Blogs in the time of the Coronavirus (Italy): 21 March 2020

A335C8EA-F877-48BA-824B-D98AA920A980

Now that I have set up a new section in the Virtual Tea Towel Museum called ‘We’re all in this together’, any Blogs/Diaries/Journals will be in this section.  This is Andrew’s sixth blog, totalling seven.  This is a bit like counting the number of Coronavirus cases.  Here is Andrew’s Story:

“Saturday 21 March 2020, it’s Spring today: Lockdown Day 11.

637 people died as a consequence of Coronavirus between 19-20 March; 450 the day before, more than 1000 in 48 hours.  Thousands of doctors, nurses, family doctors are getting infected, in their daily struggle with the disease; convoys of army trucks, packed with coffins, leave the morgues of Lombardy, at night-time, heading towards other parts of Italy, since local crematoriums can’t make it, having no more space available.  People are not allowed to mourn their beloved ones, once they are gone into hospital, if things go wrong; the next thing you’ll see of them is the boxes with their ashes.  Highest death toll in the world, more than China.  Is it because China has been hiding the true numbers?  That would be a (too) easy explanation.  Or, in a sensible alternative, could it be that the infection is much more widespread than we think, since it’s honestly impossible to test everyone?  Thus, there’s a number of healthy carriers, typically youngsters, that pass the virus to the elderly?  Or, who knows, perhaps Italy is the country with one of the highest number of aged people in the world, and those are the ones who so easily succumb.  The average age of death, 80 years old, while the percentage of deaths directly caused by the infection alone, is only .8% (point 8%)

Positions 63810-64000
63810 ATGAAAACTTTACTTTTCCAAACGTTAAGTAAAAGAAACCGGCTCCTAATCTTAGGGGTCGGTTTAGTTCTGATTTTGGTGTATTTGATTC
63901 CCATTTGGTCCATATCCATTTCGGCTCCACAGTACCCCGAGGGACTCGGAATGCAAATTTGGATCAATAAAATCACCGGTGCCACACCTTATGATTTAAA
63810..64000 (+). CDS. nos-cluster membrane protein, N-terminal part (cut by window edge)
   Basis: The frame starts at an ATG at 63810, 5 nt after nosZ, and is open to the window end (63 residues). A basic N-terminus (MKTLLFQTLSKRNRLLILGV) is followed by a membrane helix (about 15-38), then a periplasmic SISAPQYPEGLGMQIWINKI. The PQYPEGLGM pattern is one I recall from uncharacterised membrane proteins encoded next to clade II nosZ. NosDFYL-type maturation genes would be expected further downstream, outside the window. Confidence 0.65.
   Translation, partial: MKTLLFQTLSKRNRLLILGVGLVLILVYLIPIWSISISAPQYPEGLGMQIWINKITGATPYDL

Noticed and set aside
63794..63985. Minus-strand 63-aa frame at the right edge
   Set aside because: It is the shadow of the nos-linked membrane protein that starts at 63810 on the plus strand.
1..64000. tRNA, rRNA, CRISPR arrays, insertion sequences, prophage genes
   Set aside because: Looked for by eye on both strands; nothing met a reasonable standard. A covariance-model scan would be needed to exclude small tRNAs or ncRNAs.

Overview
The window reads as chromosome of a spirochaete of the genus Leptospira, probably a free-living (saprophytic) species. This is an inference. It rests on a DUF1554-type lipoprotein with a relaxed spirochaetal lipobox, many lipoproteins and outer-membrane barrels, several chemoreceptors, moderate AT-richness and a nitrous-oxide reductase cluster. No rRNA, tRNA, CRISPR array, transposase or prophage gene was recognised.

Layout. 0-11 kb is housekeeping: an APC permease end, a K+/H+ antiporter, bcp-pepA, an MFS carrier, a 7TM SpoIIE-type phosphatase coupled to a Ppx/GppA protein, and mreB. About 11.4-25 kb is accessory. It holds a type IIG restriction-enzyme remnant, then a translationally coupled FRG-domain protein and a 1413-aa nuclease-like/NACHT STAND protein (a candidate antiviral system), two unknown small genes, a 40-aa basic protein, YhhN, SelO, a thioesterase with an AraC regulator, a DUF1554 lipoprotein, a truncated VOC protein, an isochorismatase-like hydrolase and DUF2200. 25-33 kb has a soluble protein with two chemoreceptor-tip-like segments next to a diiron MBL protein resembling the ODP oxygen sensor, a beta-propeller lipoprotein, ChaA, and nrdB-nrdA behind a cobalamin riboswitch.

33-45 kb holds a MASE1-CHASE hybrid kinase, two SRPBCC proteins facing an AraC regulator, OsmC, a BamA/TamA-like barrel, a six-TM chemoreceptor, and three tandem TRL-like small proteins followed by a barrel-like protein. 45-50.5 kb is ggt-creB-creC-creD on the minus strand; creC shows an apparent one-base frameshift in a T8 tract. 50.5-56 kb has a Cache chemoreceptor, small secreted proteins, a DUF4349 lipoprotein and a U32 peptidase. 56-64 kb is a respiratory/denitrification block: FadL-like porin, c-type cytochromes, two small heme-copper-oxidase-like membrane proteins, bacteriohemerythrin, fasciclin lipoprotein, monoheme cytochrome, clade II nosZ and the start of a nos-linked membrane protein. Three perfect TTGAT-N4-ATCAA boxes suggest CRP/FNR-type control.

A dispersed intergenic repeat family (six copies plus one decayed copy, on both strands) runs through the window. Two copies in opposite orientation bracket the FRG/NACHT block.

The European Union has acknowledged the disaster in Italy.  Ursula Von der Leyen, president of the European Commission, spoke to the people of Italy, in Italian, expressing the deepest sympathy of the European Nation, and European funds have been allocated to help this unfortunate country.

When it became glaringly clear, after the UK elections in December 2019, that UK would finally leave the EU, I thought about giving a private concert in my house, a ‘Farewell UK’ concert.  I was born to an English mother and brought up in Italy, but I kept my ties with the English side of my family, especially with my Uncle Chris and my Aunt Beatrice, and more recently with my cousins.  That’s why I knew that UK never genuinely fell in love with the EU, the metrics system, the freedom of crossing the borders and the Channel.  I remember an anecdote of the days when the basic digging of the EuroTunnel ended, commenting about the ‘smell of garlic’ passing through the tunnel from France.

My wife, Elena, and I are professional classical musicians, a mezzosoprano and a guitar player.  She is French on her mother’s side, so she does understand the beauty of belonging to two different nations, two cultures and she sees my…….annoyance for all this Brexit mess.  The concert was scheduled for the end of January, with music by John Dowland and the ‘English Folk Songs’ by Benjamin Britten, but we had to postpone it until 8 March.  After all the invitations were mailed, the increasing Coronavirus infection suggested to us to further postpone it, this time ‘sine die’, when general health will be restored.